showed strong power to detect significant (P < 7.6 × 10−4) causal effect (OR = 1.2) for most of gut microbiota with the risk of AD, MDD, and SCZ, respectively (Table S8). Associations of neuropsychiatric disorders with gut microbiota In the opposite direction, we applied the MR method to investigate the causal relationship of neuropsychiatric Table 1 Description of gut microbiota, metabolites, and neuropsychiatric disorders Traits Consortium or study Sample size Populations Journal Year Gut Gut microbiota PopGen/FoCus 1812 individuals European Nat Genet. 2016 Gut metabolites FHS 2076 individuals European Cell Metab. 2013 Neuropsychiatric disorders Alzheimer’s disease IGAPa 25,580 cases and 48,466 controls European Nat Genet. 2013 Major depression disorder PGC29/deCODE/GenScotland/GERA/iPSYCH/UK Biobank/23andMeD 135,458 cases and 344,901 controls European Nat Genet. 2018 Schizophrenia Sweden/PGC 21,246 cases and 38,072 controls European Nat Genet. 2013 FoCus Food-Chain Plus, GERA Genetic Epidemiology Research on Adult Health and Aging, PGC Psychiatric Genomics Consortium a IGAP includes the Alzheimer’s Disease Genetics Consortium (ADGC), the Cohorts for Heart and Aging Research in Genomic Epidemiology consortium (CHARGE), the European Alzheimer’s disease Initiative (EADI), and the Genetic and Environmental Risk in Alzheimer’s disease consortium (GERAD) Zhuang et al. Journal of Neuroinflammation (2020) 17:288 Page 3 of 9 https://snipa.helmholtz-muenchen.de/snipa3/index.php https://snipa.helmholtz-muenchen.de/snipa3/index.php http://cnsgenomics.com/shiny/mRnd/ http://cnsgenomics.com/shiny/mRnd/ http://www.r-project.org disorders with gut microbiota. We found a suggestive as- sociation of AD with lower relative abundance of Erysi- pelotrichaceae family, Erysipelotrichales order, and Erysipelotrichia class (per 1-unit odds ratio: Beta±SE, − 0.274 ± 0.090; P = 0.003) and higher relative abundance of unclassified Porphyromonadaceae (0.351 ± 0.170; P = 0.040) (Fig. 1, Table S9). Additionally, MDD was associ- ated with higher relative abundance of unclassified Clos- tridiales (0.577 ± 0.241; P = 0.017), OTU16802 Bacteroides (0.842 ± 0.386; P = 0.029), and unclassified Prevotellaceae (0.978 ± 0.464; P = 0.035) (Fig. 1, Table S9). We further identified that SCZ was nominally re- lated to 2 genera, including higher relative abundance of OTU10589 unclassified Enterobacteriaceae (0.457 ± 0.220; P = 0.037) and lower relative abundance of un- classified Erysipelotrichaceae (− 0.248 ± -0.019; P = 0.045) (Fig. 1, Table S9). Associations were almost consistent in sensitivity ana- lyses using the weighted mode and weighted median methods. The MR-Egger method showed directional pleiotropy in the analysis of association between MDD and OTU16802 Bacteroides (P = 0.022) but not in any other potential significant associations (Table S9). How- ever, we had limited power (all less than 50%) to test sig- nificant (P < 1.7 × 10−4) causal effect (Beta = 0.5) of the risk of AD, MDD, and SCZ on specific gut microbiota (data not shown), possibly due to small sample size of the gut microbiota GWAS. Discussion In this two-sample bi-directional MR study, we found suggestive evidence of causal relationships of Blautia with AD, of Enterobacteriaceae family, Enterobacteriales order, and Gammaproteobacteria class with SCZ, and of Bacilli class with MDD. More importantly, several neu- rotransmitters such as GABA and serotonin produced by gut microbiota were also potentially linked to the risks of neuropsychiatric disorders, implying their im- portant roles in microbiota-host crosstalk in the brain function and behavior. In the other direction, our results suggested that neuropsychiatric disorders, including AD, SCZ, and MDD might alter the composition of gut microbiota. Microbiota-gut-brain communication has been shown to play a key role in cognitive function [2]. However, animal studies regarding the effects of Blautia genus on AD have yielded conflicting results, but extrapolating these findings to human beings is challenging [28, 29]. A cohort study (n = 108) reported that decreased propor- tion of Blautia hansenii was associated with a higher risk of AD [30], while two case-control studies observed that Blautia were more abundant in AD patients [5, 31]. Fig. 1 Schematic representation of the present study, highlighting for each step of the study design and the significant results obtained. We aimed to estimate causal relationships between gut microbiota (98 individual bacterial traits) and neuropsychiatric disorders (Alzheimer’s disease, major depression disorder, and schizophrenia) using a bi-directional Mendelian randomization (MR) approach (step 1). Then, we performed a two- sample MR analysis to identify which microbiota metabolites associated with these disorders (step 2). Finally, we identified 14 individual bacterial traits and 2 gut metabolites to be associated with these disorders. GABA, γ-aminobutyric acid; SCFA, short-chain fatty acids Zhuang et al. Journal of Neuroinflammation (2020) 17:288 Page 4 of 9 Although the direction of associations between Blautia and the risk of AD substantially differed across studies, one consistent finding was that gut microbial neuro- transmitter GABA, a downstream product of Blautia- dependent arginine metabolism, was related to a reduced risk of AD. Notably, lower levels of gut product of GABA were observed in patients with AD in several case-control studies [32, 33]. In this bi-directional MR study, our results for the first time provide evidence of a causal relationship between relative abundance of Blau- tia and AD. More importantly, we demonstrated that el- evated GABA was potentially associated with a lower risk of AD. Our findings supported previous meta- analysis of 35 observational studies which suggested that GABA level in AD were significantly lower than that of controls [12]. Our findings suggest that GABA produced by gut microbiota may play an important role in microbiota-host crosstalk in the brain function and be- havior. Although not significant, our findings show very similar association directions for Blautia with MDD and SCZ. Our findings are in line with recent studies which indicated that decreased Blautia was associated with an increased risk of autistic spectrum disorder (ASD), sug- gesting a general change associated with psychiatric dis- orders [34]. There are many potential pathways linking specific gut microbiota to AD, among which metabolites produced by gut microbiota may play an important role. It is worth noting that GABA, as a primary inhibitory neuro- transmitter in the human central nervous system (CNS), has been shown to shape neurological processes and cognition [35]. Recent evidence has demonstrated that GABAergic functions could be an essential factor in the whole stage of AD pathogenesis which seemed to be more resistant to neurodegenerative changes in aged brain [36, 37]. Our MR results that increased GABA levels was potentially associated with a lower risk of AD lent further support to the hypotheses. The biological mechanisms of GABA production include degradation of putrescine, decarboxylation of glutamate, or from ar- ginine or ornithine [8]. Interestingly, the genus Blautia has shown a strong correlation with arginine metabolism [38], which may be involved in AD pathogenesis by regulating its downstream products such as GABA, sup- porting the potential pathway [39]. Since AD does not break out suddenly but develops through a long pro- dromal phase instead, it is plausible that our findings may be potentially effective in early interventions of such dis- order in the future by targeting the microbiota (e.g., gut microbiota transplantation, psychobiotics, or antibiotics). Fig. 2 Causal effect of GABA with the risk of AD. a Schematic representation of the MR analysis results: genetically determined higher GABA plasma levels were potentially associated with a lower risk of AD. b The odds ratios (95% confidence interval) for AD per 10 units increase in GABA, as estimated in the inverse-variance weighted, weighted mode, weighted median, and MR-Egger MR analysis. The intercept of MR-Egger can be interpreted as a test of overall unbalanced horizontal pleiotropy. c The scatter plot represents instruments association including AD associations (y-axis) against instrument GABA associations (x-axis). The tunnel plot represents instrument precision (i.e., instrument AD regression coefficients divided by the correspondent instrument GABA SEs) (y-axis) against individual instrument ratio estimates in log odds ratio of AD (x- axis). βIV indicates odds ratio estimate per 1-ln 10 units increment in GABA levels. AD, Alzheimer’s disease; OR, odds ratio; CI, confidence interval; SNP, single-nucleotide polymorphism; SE, standard error; IVW, inverse variance weighted Zhuang et al. Journal of Neuroinflammation (2020) 17:288 Page 5 of 9 Recently, Enterobacteriales family and Gammaproteo- bacteria class have been identified to be important bio- markers of SCZ in recent cross-sectional studies, consistent with our findings [6, 40]. Furthermore, a case- control study (n = 364) identified a strong relationship of lower platelet serotonin concentrations with depres- sive symptoms of SCZ [14]. However, available evidence is still largely inadequate since observational studies mainly rely on self-reported information and are suscep- tible to confounding (e.g., diet and health status) and re- verse causation bias. Ertugrul et al. observed plasma serotonin increased while platelet serotonin decreased in SCZ patients after clinical treatments, which was incon- sistent with our findings [13]. In addition, our results support the finding that increased Bacilli is potentially associated with a higher risk of MDD, possibly involving dopamine metabolism which might play a role in the major symptoms of MDD [41, 42]. A meta-analysis of RCTs showed that probiotics, typically including Lacto- bacillus and Bifidobacterium, had some benefit for MDD, but we found no associations for these micro- biota, possibly due to the synergistic effect of gut micro- biome so that the influence of a particular taxon may be different from multiple taxa [43]. Furthermore, these clinical trials might draw biased conclusions because of small sample sizes (ranging from 17 to 110) or short- term effects (ranging from 3 to 24 weeks). Therefore, a large and long-term RCT in a well-characterized popula- tion using probiotic capsules containing specific micro- biota might provide further evidence for the gut-brain axis in these disorders. Importantly, epidemiological study indicated that elevated Enterobacteriales was also associated with a higher risk of ASD, suggesting that the same changes in intestinal microbiota composition might lead to different outcomes due to gene-gene inter- actions and gene-environment interactions [44]. Al- though our results showed no significant association for Gammaproteobacteria and MDD, animal models found increased levels of Gammaproteobacteria were also asso- ciated with higher MDD risk and fluoxetine treatment was effective, implying strong correlations between gut microbiota and anxiety- and depression-like behaviors [45]. The serotonin hypothesis of SCZ originated from earl- ier studies of interactions between the hallucinogenic drug D-lysergic acid diethylamide and serotonin in per- ipheral systems. However, direct evidence of serotoner- gic dysfunction in the pathogenesis of SCZ remains unclear [46]. According to the principle of brain plasti- city, glutamate signals are destroyed by serotonergic overdrive, leading to neuronal hypometabolism, synaptic atrophy, and gray matter loss in the end [47]. Our find- ings that genetically increased serotonin levels was po- tentially related to a high risk of SCZ using a MR Fig. 3 Causal effect of serotonin with the risk of SCZ. a Schematic representation of the MR analysis results: genetically determined higher serotonin plasma levels were potentially associated with a higher risk of SCZ. b The odds ratios (95% confidence interval) for SCZ per 10 units increase in serotonin, as estimated in the inverse-variance weighted, weighted mode, weighted median, and MR-Egger MR analysis. The intercept of MR-Egger can be interpreted as a test of overall unbalanced horizontal pleiotropy. c The scatter plot represents instruments association including SCZ associations (y-axis) against instrument serotonin associations (x-axis). The tunnel plot represents instrument precision (i.e., instrument SCZ regression coefficients divided by the correspondent instrument serotonin SEs) (y-axis) against individual instrument ratio estimates in log odds ratio of SCZ (x-axis). βIV indicates odds ratio estimate per 1-ln 10 units increment in serotonin levels. SCZ, schizophrenia Zhuang et al. Journal of Neuroinflammation (2020) 17:288 Page 6 of 9 approach supported such hypothesis. Importantly, En- terobacteriaceae family and Enterobacteriales order can produce SCFAs (e.g., acetic acid and formic acid) in carbohydrate fermentation, thus inducing serotonin bio- synthesis by enterochromaffin cells which are the major producers of serotonin, and ultimately increasing the risk of SCZ [48, 49]. Our novel findings highlighted the potentially important role of gut microbiota-related neu- rotransmitters in effective and benign therapies of psy- chiatric disorders. Furthermore, we also found that neuropsychiatric disor- ders might alter the composition of gut microbiota. Our findings were consistent with a small case-control study (n = 50) suggesting that Erysipelotrichaceae family were all less abundant in patients with AD [5]. An observational study showed that Porphyromonadaceae were associated with poor cognitive performance, partly consistent with our results [50]. However, the results from animal studies are conflicting. Although several animal studies suggested that anti-AD microbes, such as Erysipelotrichiaceae, decreased in mouse models with AD, and Porphyromonadaceae in- creased in aged mice [28, 51], other animal studies showed that the relative abundance of Erysipelotrichiaceae was positively correlated with AD [52, 53]. Therefore, the asso- ciation of neuropsychiatric disorders with specific gut microbiota requires further study. It is universally accepted that the CNS modulates gut microbiota compositions mainly through hypothalamic-pituitary-adrenal (HPA) axis, or classical neurotransmitters liberated by neuronal efferent activation, which explains the microbiota-host crosstalk in neuropsychiatric disorders from another direction [54]. Additionally, it is plausible that alterations in gut microbiota and related metabolites would lead to a sys- temic change in inflammation that may contribute to the neuroinflammation in AD, MDD, and SCZ. Increas- ing evidence suggests that bacteria populating the gut microbiome may excrete large quantities of lipopolysac- charides and amyloids, resulting in the pathogenesis of AD during aging when the permeability of gastrointes- tinal tract epithelium or blood-brain barrier increases [55]. Recent research has indicated that gut inflamma- tion can induce activation of microglia and the kynure- nine pathway, which activate systemic inflammation- inducing depressive or schizophrenic symptoms [56, 57]. Therefore, more studies are required to explore the mechanisms underlying the relationships of inflamma- tion with the gut microbiota-brain axis and its relations with AD, MDD and SCZ. Strengths of the present study … www.aging-us.com 2764 AGING INTRODUCTION Major depressive disorder (MDD) is viewed as a major public health problem globally. MDD has a substantial impact on society and individuals, such as increasing economic burden and decreasing labor productivity [1–3]. At a global level, more than 300 million people are estimated to suffer from MDD, which is equivalent to 4.4% of the world’s population [4]. However, the pathogenesis of MDD is still unclear. Some theories have been developed to explain the biological mechanisms of MDD, such as neurotrophic alterations www.aging-us.com AGING 2020, Vol. 12, No. 3 Research Paper Age-specific differential changes on gut microbiota composition in patients with major depressive disorder Jian-Jun Chen1,2,*,#, Sirong He3,*, Liang Fang2,4,*, Bin Wang1, Shun-Jie Bai5, Jing Xie6, Chan-Juan Zhou7, Wei Wang8, Peng Xie4,7,8,# 1Institute of Life Sciences, Chongqing Medical University, Chongqing 400016, China 2Chongqing Key Laboratory of Cerebral Vascular Disease Research, Chongqing Medical University, Chongqing 400016, China 3Department of Immunology, College of Basic Medicine, Chongqing Medical University, Chongqing 400016, China 4Department of Neurology, Yongchuan Hospital of Chongqing Medical University, Chongqing 402160, China 5Department of Laboratory, The First Affiliated Hospital of Chongqing Medical University, Chongqing 400016, China 6Department of Endocrinology and Nephrology, Chongqing University Central Hospital, Chongqing Emergency Medical Center, Chongqing 400014, China 7NHC Key Laboratory of Diagnosis and Treatment on Brain Functional Diseases, Chongqing Medical University, Chongqing 400016, China 8Department of Neurology, The First Affiliated Hospital of Chongqing Medical University, Chongqing 400016, China *Equal contribution #Co-senior authors Correspondence to: Peng Xie, Jian-Jun Chen; email: [email protected], [email protected] Keywords: major depressive disorder, gut microbiota, Firmicutes, Bacteroidetes, Actinobacteria Received: November 21, 2019 Accepted: January 12, 2020 Published: February 10, 2020 Copyright: Chen et al. This is an open-access article distributed under the terms of the Creative Commons Attribution License (CC BY 3.0), which permits unrestricted use, distribution, and reproduction in any medium, provided the original author and source are credited. ABSTRACT Emerging evidence has shown the age-related changes in gut microbiota, but few studies were conducted to explore the effects of age on the gut microbiota in patients with major depressive disorder (MDD). This study was performed to identify the age-specific differential gut microbiota in MDD patients. In total, 70 MDD patients and 71 healthy controls (HCs) were recruited and divided into two groups: young group (age 18-29 years) and middle-aged group (age 30-59 years). The 16S rRNA gene sequences were extracted from the collected fecal samples. Finally, we found that the relative abundances of Firmicutes and Bacteroidetes were significantly decreased and increased, respectively, in young MDD patients as compared with young HCs, and the relative abundances of Bacteroidetes and Actinobacteria were significantly decreased and increased, respectively, in middle-aged MDD patients as compared with middle-aged HCs. Meanwhile, six and 25 differentially abundant bacterial taxa responsible for the differences between MDD patients (young and middle-aged, respectively) and their respective HCs were identified. Our results demonstrated that there were age-specific differential changes on gut microbiota composition in patients with MDD. Our findings would provide a novel perspective to uncover the pathogenesis underlying MDD. mailto:[email protected] mailto:[email protected] www.aging-us.com 2765 AGING and neurotransmission deficiency [5, 6]. However, none of these theories has been universally accepted. Therefore, there is a pressing need to identify novel pathophysiologic mechanisms underlying this disease. In recent years, mounting evidence has shown that gut microbiota could play a vital role in every aspect of physiology [7]. It is the largest and most direct external environment of humans. Previous studies found that the disturbance of gut microbiota had a crucial role in the pathogenesis of many diseases [8–10]. Recent studies reported that gut microbiota could affect the host brain function and host behaviors through microbiota-gut- brain axis [11, 12]. Using germ-free mice, we found that gut microbiota could influence the gene levels in the hippocampus of mice and lipid metabolism in the prefrontal cortex of mice [13, 14]. Our clinical studies demonstrated that the disturbance of gut microbiota might be a contributory factor in the development of MDD [15, 16]. Nowadays, emerging evidence has shown the age- related changes in gut microbiota composition. For example, Firmicutes is the dominant taxa during the neonatal period, but Actinobacteria and Proteobacteria are about to increase in three to six months [17]. While in adults, Vemuri et al. reported that Bacteroidetes and Firmicutes were the dominant taxa [18]. Meanwhile, compared to younger individuals, the abundance of Bacteroidetes is significantly higher in frailer older individuals [19]. These results showed that there was a close relationship between age and gut microbiota composition. Ignoring this relationship would affect the robust of results when exploring the mechanism of action of gut microbiota in diseases. Therefore, to study the relationship between gut microbiota and MDD patients in different age groups, we recruited 52 young subjects aged from 18 to 29 years (27 healthy controls (HCs) and 25 MDD patients) and 89 middle-aged subjects aged from 30 to 59 years (44 HCs and 45 MDD patients). The main purpose of this study was to identify the age-specific differential changes on gut microbiota composition in MDD patients. Our results would display the different changes of gut microbiota composition along with age between HCs and MDD patients. RESULTS Differential gut microbiota composition As shown in Figure 1, the results of abundance-based coverage estimator (ACE) and Chao1 showed that there was no significant difference in OTU richness between MDD patients (young and middle-aged, respectively) and their respective HCs. However, the OPLS-DA model built with young HCs and young MDD patients showed an obvious difference in microbial abundances between these two groups (Figure 2A). The relative abundances of Firmicutes and Bacteroidetes were Figure 1. Comparison of alpha diversity between HCs and MDD patients. (A, B) ACE and Chao1 indexes showed no significant differences between young HCs (n=27) and young MDD patients (n=25); (C, D) ACE and Chao1 indexes showed no significant differences between middle-aged HCs (n=44) and middle-aged MDD patients (n=45). www.aging-us.com 2766 AGING significantly decreased and increased, respectively, in young MDD patients as compared with young HCs (Figure 2B). Meanwhile, the OPLS-DA model built with middle-aged HCs and middle-aged MDD patients showed an obvious difference in microbial abundances between these two groups (Figure 3A). The relative abundances of Bacteroidetes and Actinobacteria were significantly decreased and increased, respectively, in middle-aged MDD patients as compared with middle- aged HCs (Figure 3B). Key discriminatory OTUs In order to find out the gut microbiota primarily responsible for the separation between MDD patients (young and middle-aged, respectively) and their respective HCs, the Random Forests classifier was used. A total of 92 OTUs responsible for the separation between young MDD patients and young HCs were identified (Figure 4). These OTUs were mainly assigned to the Families of Bacteroidaceae, Clostridiaceae_1, Figure 2. 16S rRNA gene sequencing reveals changes to microbial abundances in young MDD patients. (A) OPLS-DA model showed an obvious difference in microbial abundances between the two groups (HCs, n=27; MDD, (n=25); (B) the relative abundances of Firmicutes and Bacteroidetes were significantly changed in young MDD patients (n=25) as compared with young HCs (n=27). Figure 3. 16S rRNA gene sequencing reveals changes to microbial abundances in middle-aged MDD patients. (A) OPLS-DA model showed an obvious difference in microbial abundances between the two groups (HCs, n=44; MDD, (n=45); (B) the relative abundances of Bacteroidetes and Actinobacteria were significantly changed in middle-aged MDD patients (n=45) as compared with middle-aged HCs (n=44). www.aging-us.com 2767 AGING Coriobacteriaceae, Erysipelotrichaceae, Lachnospiraceae, Peptostreptococcaceae and Ruminococcaceae. Meanwhile, a total of 122 OTUs responsible for the separation between middle-aged MDD patients and middle-aged HCs were identified (Figure 5). These OTUs were mainly assigned to the Families of Lachnospiraceae, Coriobacteriaceae, Streptococcaceae, Prevotellaceae, Bacteroidaceae, Eubacteriaceae, Actinomycetaceae, Sutterellaceae, Acidaminococcaceae, Erysipelotrichaceae, Ruminococcaceae, and Porphyromonadaceae. Figure 4. Heatmap of discriminative OTUs abundances between young HCs (n=27) and young MDD patients (n=25). Figure 5. Heatmap of discriminative OTUs abundances between middle-aged HCs (n=44) and middle-aged MDD patients (n=45). www.aging-us.com 2768 AGING Differentially abundant bacterial taxa Differentially abundant bacterial taxa responsible for the differences between MDD patients (young and middle-aged, respectively) and their respective HCs were identified by the metagenomic Linear Discriminant Analysis (LDA) Effect Size (LEfSe) approach (LDA score>2.0 and p-value<0.05). In total, six bacterial taxa with statistically significant and biologically consistent differences in young MDD patients were identified (Figure 6). Meanwhile, fifteen bacterial taxa with statistically significant and biologically consistent differences in middle-aged MDD patients were identified (Figure 7). In addition, using Figure 6. Differentially abundant features identified by LEfSe that characterize significant differences between young HCs (n=27) and young MDD patients (n=25). Figure 7. Differentially abundant features identified by LEfSe that characterize significant differences between middle-aged HCs (n=44) and middle-aged MDD patients (n=45). www.aging-us.com 2769 AGING the receiver operating characteristic (ROC) curve analysis, we found that Clostridium_sensu_stricto, Clostridium_XI and Clostridium_XVIII showed good diagnostic performance (area under the curve (AUC) >0.7) in diagnosing young MDD patients (Figure 8A–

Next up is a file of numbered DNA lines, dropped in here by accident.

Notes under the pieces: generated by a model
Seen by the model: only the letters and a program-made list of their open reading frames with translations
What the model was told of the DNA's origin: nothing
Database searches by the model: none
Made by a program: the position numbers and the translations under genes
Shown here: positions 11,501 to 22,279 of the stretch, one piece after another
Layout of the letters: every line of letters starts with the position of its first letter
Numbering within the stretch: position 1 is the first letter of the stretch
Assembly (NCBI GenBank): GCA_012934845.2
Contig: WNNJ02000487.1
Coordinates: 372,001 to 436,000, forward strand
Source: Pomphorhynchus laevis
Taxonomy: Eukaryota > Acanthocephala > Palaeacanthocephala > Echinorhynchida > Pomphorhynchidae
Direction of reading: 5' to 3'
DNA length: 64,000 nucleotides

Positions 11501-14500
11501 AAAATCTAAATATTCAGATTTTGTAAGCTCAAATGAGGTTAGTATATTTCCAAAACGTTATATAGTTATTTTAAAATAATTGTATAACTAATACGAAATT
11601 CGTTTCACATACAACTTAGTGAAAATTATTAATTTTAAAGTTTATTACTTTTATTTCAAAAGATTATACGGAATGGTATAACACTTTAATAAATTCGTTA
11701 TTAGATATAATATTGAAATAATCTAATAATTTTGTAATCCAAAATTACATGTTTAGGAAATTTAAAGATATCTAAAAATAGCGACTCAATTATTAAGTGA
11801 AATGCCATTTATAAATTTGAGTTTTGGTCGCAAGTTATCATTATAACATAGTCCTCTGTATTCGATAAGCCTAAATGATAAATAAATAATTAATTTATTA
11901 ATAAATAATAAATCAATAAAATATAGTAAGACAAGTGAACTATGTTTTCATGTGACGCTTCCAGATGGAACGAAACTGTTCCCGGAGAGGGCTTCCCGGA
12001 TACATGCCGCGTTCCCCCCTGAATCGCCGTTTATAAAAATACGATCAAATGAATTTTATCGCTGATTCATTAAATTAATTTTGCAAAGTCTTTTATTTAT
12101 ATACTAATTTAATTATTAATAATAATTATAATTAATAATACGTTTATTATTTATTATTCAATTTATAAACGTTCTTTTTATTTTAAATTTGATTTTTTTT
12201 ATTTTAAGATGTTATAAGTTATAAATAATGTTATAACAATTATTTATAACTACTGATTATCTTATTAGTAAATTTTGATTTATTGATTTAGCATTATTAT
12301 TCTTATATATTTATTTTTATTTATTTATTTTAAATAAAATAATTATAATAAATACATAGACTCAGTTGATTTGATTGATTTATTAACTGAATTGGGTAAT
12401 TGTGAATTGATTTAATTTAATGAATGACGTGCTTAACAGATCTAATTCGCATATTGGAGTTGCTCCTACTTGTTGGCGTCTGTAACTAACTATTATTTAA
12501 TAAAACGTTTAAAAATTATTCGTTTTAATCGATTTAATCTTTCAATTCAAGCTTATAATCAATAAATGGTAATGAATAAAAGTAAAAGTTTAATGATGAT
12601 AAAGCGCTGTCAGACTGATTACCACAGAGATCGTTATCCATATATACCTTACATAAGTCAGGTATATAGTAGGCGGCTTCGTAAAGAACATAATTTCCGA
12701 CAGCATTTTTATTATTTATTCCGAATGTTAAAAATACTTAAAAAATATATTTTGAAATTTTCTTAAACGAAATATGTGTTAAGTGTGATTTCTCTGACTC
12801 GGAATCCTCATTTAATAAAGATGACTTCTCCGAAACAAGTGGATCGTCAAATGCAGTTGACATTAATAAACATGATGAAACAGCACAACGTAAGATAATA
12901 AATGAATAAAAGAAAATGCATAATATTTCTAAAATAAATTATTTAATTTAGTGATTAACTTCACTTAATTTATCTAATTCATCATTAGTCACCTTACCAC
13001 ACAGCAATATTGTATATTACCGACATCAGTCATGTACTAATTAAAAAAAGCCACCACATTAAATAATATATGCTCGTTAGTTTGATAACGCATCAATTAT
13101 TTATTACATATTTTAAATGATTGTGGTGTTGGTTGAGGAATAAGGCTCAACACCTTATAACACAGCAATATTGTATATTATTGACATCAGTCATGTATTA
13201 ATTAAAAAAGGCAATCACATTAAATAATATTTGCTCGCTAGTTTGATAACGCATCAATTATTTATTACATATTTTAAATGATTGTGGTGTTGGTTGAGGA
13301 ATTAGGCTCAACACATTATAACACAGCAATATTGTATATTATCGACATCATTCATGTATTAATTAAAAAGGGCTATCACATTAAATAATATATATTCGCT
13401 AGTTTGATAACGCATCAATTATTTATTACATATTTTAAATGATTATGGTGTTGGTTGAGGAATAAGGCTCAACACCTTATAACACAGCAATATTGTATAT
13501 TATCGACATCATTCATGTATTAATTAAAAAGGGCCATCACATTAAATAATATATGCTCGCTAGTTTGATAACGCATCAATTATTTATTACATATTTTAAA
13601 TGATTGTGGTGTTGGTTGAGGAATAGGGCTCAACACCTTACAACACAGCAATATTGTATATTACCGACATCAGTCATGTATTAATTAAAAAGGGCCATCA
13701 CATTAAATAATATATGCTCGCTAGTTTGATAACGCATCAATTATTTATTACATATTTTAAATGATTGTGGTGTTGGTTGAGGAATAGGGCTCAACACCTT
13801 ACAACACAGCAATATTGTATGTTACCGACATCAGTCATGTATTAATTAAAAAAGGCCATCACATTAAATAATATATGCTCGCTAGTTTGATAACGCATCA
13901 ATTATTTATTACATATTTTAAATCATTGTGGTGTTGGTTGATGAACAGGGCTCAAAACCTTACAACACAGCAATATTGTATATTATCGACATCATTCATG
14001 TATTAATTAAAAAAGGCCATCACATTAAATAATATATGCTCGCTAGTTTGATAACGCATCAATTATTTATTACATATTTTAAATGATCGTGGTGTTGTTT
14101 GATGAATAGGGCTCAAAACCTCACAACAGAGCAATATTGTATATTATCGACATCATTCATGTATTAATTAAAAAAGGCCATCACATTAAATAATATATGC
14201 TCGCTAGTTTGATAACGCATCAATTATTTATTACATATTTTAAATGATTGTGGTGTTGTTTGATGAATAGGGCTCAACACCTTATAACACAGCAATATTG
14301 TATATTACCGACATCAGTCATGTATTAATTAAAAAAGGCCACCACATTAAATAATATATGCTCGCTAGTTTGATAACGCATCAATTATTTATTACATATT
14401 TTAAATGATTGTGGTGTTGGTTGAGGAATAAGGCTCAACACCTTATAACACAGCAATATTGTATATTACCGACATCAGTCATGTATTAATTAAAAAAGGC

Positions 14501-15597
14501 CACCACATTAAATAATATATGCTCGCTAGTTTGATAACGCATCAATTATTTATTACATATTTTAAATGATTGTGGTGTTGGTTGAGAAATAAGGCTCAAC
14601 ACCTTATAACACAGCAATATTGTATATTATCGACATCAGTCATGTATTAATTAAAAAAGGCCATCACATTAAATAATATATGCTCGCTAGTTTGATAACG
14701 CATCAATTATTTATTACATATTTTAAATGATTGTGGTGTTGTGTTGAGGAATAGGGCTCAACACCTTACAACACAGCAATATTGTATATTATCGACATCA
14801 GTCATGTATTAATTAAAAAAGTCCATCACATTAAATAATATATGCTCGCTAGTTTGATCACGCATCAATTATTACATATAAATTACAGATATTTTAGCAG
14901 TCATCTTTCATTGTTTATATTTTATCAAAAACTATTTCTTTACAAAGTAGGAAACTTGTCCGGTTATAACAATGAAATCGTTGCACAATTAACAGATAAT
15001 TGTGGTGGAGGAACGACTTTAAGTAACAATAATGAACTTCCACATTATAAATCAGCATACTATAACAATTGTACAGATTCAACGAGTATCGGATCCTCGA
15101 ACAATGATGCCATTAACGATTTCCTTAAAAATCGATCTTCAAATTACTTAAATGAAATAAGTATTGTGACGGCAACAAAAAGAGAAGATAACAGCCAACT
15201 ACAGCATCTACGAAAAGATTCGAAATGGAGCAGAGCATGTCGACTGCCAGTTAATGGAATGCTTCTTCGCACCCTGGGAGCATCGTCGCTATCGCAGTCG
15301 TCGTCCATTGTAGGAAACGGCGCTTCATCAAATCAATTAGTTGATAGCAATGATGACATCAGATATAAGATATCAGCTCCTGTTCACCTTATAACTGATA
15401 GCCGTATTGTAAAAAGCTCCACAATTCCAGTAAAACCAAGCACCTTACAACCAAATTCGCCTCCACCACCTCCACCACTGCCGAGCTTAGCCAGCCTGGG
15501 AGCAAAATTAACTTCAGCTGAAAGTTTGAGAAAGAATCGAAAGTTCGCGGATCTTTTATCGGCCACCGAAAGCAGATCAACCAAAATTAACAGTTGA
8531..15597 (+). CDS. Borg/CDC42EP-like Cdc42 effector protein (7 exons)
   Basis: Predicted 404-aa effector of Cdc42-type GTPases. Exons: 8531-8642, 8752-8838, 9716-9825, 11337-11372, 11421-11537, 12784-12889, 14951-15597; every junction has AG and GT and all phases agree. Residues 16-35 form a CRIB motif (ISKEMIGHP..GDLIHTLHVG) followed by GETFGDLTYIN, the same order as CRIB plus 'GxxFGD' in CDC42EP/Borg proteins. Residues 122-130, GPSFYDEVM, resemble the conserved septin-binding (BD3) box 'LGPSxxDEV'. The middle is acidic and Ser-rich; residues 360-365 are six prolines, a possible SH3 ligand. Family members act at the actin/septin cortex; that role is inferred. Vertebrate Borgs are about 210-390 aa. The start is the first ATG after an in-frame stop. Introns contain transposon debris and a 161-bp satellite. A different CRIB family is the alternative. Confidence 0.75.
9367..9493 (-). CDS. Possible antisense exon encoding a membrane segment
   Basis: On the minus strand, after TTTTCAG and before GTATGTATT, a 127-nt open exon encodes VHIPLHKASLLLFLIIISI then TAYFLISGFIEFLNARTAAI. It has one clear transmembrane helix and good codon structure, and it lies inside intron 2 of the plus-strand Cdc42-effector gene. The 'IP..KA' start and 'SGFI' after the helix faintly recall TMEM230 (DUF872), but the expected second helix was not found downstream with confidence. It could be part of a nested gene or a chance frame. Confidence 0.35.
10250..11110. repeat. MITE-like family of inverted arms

8C). We also found that Anaerostipes, Streptococcus,